A Warm Evening At The Rock


Captain John Thomas Newton, U.S.N., was greatly annoyed one day in 1829 when he was called away from a dinner party at the Brooklyn Navy Yard. His ship, Fulton I , was on fire. It blew up. His new gunner had taken an open light into the powder magazine. Although Newton admittedly had promulgated no safety orders, he thought that nobody in his right mind, with or without orders, would be foolhardy enough to take an open light into such a place. The unfortunate gunner was killed in the explosion; the Captain was court-martialled. However, he was acquitted, as indeed he felt he should have been. The trial had been just one of those troublesome formalities that captains have to go through on such occasions. Nevertheless, he could not quite forget that the Fulton I was the very first steam warship ever built, and though her engines had long since been removed and she was merely a hulk used to train seamen for sailing ships-of-war, she was nevertheless an important naval artifact, and he had been entrusted with her care.

But all that was fourteen years ago. Now, on a Saturday evening in August of 1843, Captain Newton was at another dinner party, this time at the American consul’s house in Gibraltar. His magnificent new command, the United ,States steam frigate Missouri , the most modern of warships, rode proudly at anchor in the harbor for all to see and admire. How calm it was on this evening. How secure the ship was, with his experienced executive officer out there in charge of the routine coaling operation. Surely no memory of that shocking time when he had been called from dinner at the Brooklyn Navy Yard disturbed Newton in this pleasant situation. He had, in fact, not a worry in the world. And yet—there was a whisper of motion, a nothing, yet something. Now the whisper became audible. The town was coming alive. People were running. Then came a knock at the door.

Only two weeks ago they had left Norfolk. It was a far from ordinary departure. The Missouri was out to make a record—to be the first steam warship to cross the Atlantic. They were taking along Caleb Gushing, a top-drawer diplomat, who would attempt to negotiate the first American commercial treaty with China. The President of the United States came aboard for an inspection. In the midst of all this bustle hardly anyone noticed the routine return of the ship’s boat from the navy yard with last-minute engineering stores, including two glass demijohns of turpentine.

President John Tyler remained on board a few hours to observe the crew working the ship and to watch her twenty-eight-foot paddle wheels thresh powerfully through the waters of Hampton Roads. At Old Point Comfort he disembarked, knowing that if all went well this sag-foot vessel was on her way to add luster to his Navy.

Captain Newton could not help but think this was an auspicious occasion; he would be the hero of a historic episode. Even if his luck did not hold and his engines failed him, the ship was also fitted out as a full-rigged sailing vessel complete with masts, yards, and sails; they could reach their destination safely and try for the record another time.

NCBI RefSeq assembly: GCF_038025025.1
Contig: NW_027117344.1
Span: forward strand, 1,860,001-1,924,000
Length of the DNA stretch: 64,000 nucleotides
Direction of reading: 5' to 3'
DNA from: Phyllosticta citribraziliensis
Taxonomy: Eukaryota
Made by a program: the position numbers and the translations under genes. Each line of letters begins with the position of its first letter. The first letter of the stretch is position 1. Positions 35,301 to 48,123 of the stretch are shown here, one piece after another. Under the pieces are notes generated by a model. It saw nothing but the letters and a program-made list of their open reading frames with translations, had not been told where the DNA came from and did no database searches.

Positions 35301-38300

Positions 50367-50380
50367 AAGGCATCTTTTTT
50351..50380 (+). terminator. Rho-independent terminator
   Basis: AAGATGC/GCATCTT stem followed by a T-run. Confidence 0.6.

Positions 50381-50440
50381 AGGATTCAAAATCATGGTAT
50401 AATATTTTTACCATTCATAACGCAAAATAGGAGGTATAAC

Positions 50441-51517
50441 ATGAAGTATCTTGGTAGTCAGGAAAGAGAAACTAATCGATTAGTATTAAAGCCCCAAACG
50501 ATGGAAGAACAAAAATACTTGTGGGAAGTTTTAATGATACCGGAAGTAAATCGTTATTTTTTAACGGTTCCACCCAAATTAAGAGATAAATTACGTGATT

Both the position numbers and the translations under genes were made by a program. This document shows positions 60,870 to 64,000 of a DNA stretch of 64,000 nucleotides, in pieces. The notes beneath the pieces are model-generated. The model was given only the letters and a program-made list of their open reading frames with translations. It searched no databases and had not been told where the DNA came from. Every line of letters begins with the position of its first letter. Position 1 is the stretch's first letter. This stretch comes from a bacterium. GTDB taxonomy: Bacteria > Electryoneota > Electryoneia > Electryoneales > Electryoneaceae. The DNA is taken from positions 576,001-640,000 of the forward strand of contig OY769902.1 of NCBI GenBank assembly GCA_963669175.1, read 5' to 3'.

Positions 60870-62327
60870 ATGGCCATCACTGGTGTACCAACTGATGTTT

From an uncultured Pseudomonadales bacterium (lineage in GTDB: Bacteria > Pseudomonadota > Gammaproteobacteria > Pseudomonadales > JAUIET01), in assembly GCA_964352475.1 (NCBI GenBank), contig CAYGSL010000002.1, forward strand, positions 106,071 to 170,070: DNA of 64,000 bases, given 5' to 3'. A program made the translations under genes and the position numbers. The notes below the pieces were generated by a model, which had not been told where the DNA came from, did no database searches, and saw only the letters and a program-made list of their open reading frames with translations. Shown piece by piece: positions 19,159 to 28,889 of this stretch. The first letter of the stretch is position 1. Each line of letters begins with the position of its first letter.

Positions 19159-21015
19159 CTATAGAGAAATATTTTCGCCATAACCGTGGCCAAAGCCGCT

The engineers busied themselves stowing away those last-minute engineering stores. Where, for instance, should they put the two glass demijohns of turpentine? Why not put them in that catchall, the starboard engineer’s storeroom, easy of access because it was never locked, the hasp on the door having long since been broken off? Here, amidst an indescribable mess of hemp, spare fire hose and oil cans, shelves of heavy tools and spare parts, all mixed up together, the demijohns would never be noticed by Lieutenant Faron, the acting engineer officer. The men well knew that had the regular engineer officer been on board he would have made them pour the turpentine into metal containers and stow it carefully in the safe forehold.

From the maintop a tame bear named Bess, the ship’s pet and mascot, a talisman of good luck, looked down over all this activity with serene satisfaction. At length all hands were settled down for the voyage- Captain Newton, Gushing, Bess, the engineers, and the deck force. While the engineers concentrated on the smooth performance of the engine and its coal-gobbling copper boilers, on which the whole success of the record-making trip depended, the executive officer, Lieutenant Simon Bissell, put in motion the watches, drills, and exercises prescribed as standard sea routine. On Mondays there were battle stations; on Tuesdays, Wednesdays, and Thursdays, exercises at small arms and guns. On Fridays, according to regulations, there should have been fire drills. The men would rig the two force pumps, run out the hoses, man the buckets. But on this trip drills were dispensed with, for reasons not at all clear.